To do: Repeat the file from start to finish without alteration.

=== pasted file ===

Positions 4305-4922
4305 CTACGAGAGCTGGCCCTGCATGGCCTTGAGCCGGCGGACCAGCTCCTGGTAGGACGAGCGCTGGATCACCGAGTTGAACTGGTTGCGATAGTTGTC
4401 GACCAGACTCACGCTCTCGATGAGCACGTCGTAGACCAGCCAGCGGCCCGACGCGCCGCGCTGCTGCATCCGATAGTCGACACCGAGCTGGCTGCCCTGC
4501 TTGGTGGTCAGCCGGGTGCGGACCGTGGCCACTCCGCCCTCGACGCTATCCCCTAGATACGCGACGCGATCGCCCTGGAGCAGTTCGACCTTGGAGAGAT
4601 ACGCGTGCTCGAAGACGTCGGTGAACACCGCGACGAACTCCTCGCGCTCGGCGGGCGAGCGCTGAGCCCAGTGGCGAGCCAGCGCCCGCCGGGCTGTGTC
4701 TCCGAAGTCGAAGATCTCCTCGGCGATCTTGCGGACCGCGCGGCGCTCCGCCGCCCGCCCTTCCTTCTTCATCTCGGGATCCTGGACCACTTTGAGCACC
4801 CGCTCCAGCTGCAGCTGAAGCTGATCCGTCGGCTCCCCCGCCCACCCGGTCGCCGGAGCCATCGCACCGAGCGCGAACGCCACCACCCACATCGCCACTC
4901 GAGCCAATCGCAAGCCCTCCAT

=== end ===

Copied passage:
Positions 4305-4922
4305 CTACGAGAGCTGGCCCTGCATGGCCTTGAGCCGGCGGACCAGCTCCTGGTAGGACGAGCGCTGGATCACCGAGTTGAACTGGTTGCGATAGTTGTC
4401 GACCAGACTCACGCTCTCGATGAGCACGTCGTAGACCAGCCAGCGGCCCGACGCGCCGCGCTGCTGCATCCGATAGTCGACACCGAGCTGGCTGCCCTGC
4501 TTGGTGGTCAGCCGGGTGCGGACCGTGGCCACTCCGCCCTCGACGCTATCCCCTAGATACGCGACGCGATCGCCCTGGAGCAGTTCGACCTTGGAGAGAT
4601 ACGCGTGCTCGAAGACGTCGGTGAACACCGCGACGAACTCCTCGCGCTCGGCGGGCGAGCGCTGAGCCCAGTGGCGAGCCAGCGCCCGCCGGGCTGTGTC
4701 TCCGAAGTCGAAGATCTCCTCGGCGATCTTGCGGACCGCGCGGCGCTCCGCCGCCCGCCCTTCCTTCTTCATCTCGGGATCCTGGACCACTTTGAGCACC
4801 CGCTCCAGCTGCAGCTGAAGCTGATCCGTCGGCTCCCCCGCCCACCCGGTCGCCGGAGCCATCGCACCGAGCGCGAACGCCACCACCCACATCGCCACTC
4901 GAGCCAATCGCAAGCCCTCCAT